Nick Bosa admitted experiencing dark days after his season-ending injury in September.
The former Ohio State defensive end was all smiles Saturday, though, as he looked forward to getting to work out for NFL teams at the league’s annual scouting combine.
“I’m just ready to go run, do something in front of some cameras,” he said.
He declined to share any goals for the workouts, “but I’ll be doing pretty well I think.”
Bosa has been considered a strong candidate to be the No. 1 overall pick for a year or more.
He was also expected to turn in a dominant 2018 season at Ohio State, but a bilateral core muscle injury in the third quarter of the Buckeyes’ win over TCU on Sept. 15 wiped out the rest of his junior year.
“I wasn’t over it at all in a couple weeks,” Bosa recalled. “It took me a couple months. Just watching the games, watching the Team Up North game (Michigan), all that was painful — even though we whooped ‘em. That made it a little better, but it was tough.”
Bosa put up impressive numbers at Ohio State despite an abbreviated career.
He was part of a deep rotation as a true freshman and sophomore but totaled 13.5 sacks and 23 tackles for loss despite limited opportunities.
After logging three sacks and five tackles for loss in his first two games, Bosa was generating some Heisman Trophy talk heading into what was at the time a showcase game against the 15th-ranked Horned Frogs.
He backed it up with a strip-sack in the first half, but that all came to an end when he was injured in the third quarter.
“It was the year I had been waiting for my whole career,” he said. “I kind of split reps my freshman and sophomore year so coming in I was going to be the guy. Started strong the first three games and it just got torn away from me. It’s something I’ll always think back to, but it’s tough.”
Although he played in only a quarter of the regular season, Bosa finished with six tackles for loss and four sacks — and still ended up getting honorable mention All-Big Ten recognition.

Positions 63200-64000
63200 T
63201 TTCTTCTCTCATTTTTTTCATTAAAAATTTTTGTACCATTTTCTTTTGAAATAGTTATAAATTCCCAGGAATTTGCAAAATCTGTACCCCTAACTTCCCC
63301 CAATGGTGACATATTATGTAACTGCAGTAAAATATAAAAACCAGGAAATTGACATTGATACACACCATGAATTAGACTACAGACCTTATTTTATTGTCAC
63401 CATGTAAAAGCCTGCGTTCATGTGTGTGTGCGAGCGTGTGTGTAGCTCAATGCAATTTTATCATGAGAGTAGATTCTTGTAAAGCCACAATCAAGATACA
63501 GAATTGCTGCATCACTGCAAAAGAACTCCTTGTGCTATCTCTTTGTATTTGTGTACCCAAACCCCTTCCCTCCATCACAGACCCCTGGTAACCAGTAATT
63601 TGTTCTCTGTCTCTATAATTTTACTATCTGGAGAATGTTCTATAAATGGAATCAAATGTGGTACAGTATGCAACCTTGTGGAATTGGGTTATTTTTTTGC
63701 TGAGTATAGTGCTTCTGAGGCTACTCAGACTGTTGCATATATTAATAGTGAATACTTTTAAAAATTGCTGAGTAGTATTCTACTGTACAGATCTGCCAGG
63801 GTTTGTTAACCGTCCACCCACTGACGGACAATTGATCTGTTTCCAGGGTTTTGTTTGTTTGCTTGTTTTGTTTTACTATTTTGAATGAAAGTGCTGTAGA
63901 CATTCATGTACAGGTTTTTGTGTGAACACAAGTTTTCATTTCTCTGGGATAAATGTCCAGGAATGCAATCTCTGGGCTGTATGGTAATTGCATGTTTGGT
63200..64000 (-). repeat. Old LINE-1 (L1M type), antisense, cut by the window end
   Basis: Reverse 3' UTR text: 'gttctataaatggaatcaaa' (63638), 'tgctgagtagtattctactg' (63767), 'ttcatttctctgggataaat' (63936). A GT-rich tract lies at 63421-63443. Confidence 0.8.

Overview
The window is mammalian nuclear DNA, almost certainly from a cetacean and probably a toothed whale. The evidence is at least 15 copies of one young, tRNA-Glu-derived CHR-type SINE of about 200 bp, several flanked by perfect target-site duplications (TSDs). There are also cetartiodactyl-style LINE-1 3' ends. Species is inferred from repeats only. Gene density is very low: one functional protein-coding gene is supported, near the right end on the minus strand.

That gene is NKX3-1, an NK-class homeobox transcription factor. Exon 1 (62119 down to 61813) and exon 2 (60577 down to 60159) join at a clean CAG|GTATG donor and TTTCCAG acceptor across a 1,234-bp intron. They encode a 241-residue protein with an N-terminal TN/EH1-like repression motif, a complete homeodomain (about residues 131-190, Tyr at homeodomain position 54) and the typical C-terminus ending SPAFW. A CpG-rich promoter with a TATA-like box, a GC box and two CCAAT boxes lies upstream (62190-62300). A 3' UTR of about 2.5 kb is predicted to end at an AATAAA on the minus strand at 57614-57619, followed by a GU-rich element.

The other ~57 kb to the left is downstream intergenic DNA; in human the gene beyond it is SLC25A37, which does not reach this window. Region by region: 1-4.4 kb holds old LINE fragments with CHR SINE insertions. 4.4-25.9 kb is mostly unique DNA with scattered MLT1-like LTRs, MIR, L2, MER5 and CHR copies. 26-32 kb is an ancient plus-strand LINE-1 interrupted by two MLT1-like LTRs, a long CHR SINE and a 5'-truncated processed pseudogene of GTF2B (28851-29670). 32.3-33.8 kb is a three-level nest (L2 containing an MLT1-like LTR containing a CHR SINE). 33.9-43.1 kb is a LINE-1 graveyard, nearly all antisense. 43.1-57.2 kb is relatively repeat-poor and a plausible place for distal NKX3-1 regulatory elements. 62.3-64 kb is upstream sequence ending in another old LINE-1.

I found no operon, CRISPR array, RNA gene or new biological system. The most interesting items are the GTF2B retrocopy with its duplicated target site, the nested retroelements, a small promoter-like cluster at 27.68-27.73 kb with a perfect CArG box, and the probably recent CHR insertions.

He finished with 29 career tackles for loss, and Bosa’s 17.5 career sacks are tied with Andy Katzenmoyer and Rodney Bailey for No. 13 in Ohio State history.
Bosa is aiming to be the eighth Ohio State defensive lineman taken in the first round in the common era of the draft (since 1967).
That group includes his brother, Joey, who went No. 3 to the Chargers in 2016 and his uncle, Eric Kumerow, who was the 16th overall pick of the Dolphins in 1988. John Bosa, the father of Joey and Nick, was also the 16th overall pick by the Dolphins one year earlier coming out of Boston College.
“I don’t know if that’s a record or something,” he said, “but it’s pretty awesome.”
If Nick Bosa is the No. 1 overall pick, he would be the fourth from Ohio State, joining linebacker Tom Cousineau (Buffalo Bills, 1979), defensive tackle Dan “Big Daddy” Wilkinson (Cincinnati Bengals, 1995) and offensive tackle Orlando Pace (St. Louis Rams 1997).
Getting a clean bill of health in Indianapolis figures to be a major step in that direction.
Bosa said he has been feeling like himself for the past few weeks, the end of a long recovery process.
“I was moving around doing some like slow warm-up stuff even a couple weeks out (from surgery), and then once I left (Columbus), I went up to California and got with Movement First and they got me just doing a lot of strengthening and stuff,” said Bosa, who withdrew from Ohio State in October to focus on his rehab. “I kind of toned down on the running because I knew I had plenty of time to take it slow.
“Maybe a month and a half or two months out I started running slowly, jogging, but yeah it was just a slow process. You break down scar tissue, feel pops and stuff. It’s just not fun. You have to get all your flexibility back, your abs are all mushy. It’s not a fun one.”
With defensive linemen set to work out Sunday, Bosa said he anticipated doing all the drills.
“I’ve been talking myself up pretty good to them so I’m definitely ready to get out on the field, get on the bench (press) tonight and leave no doubt like I said before,” he said.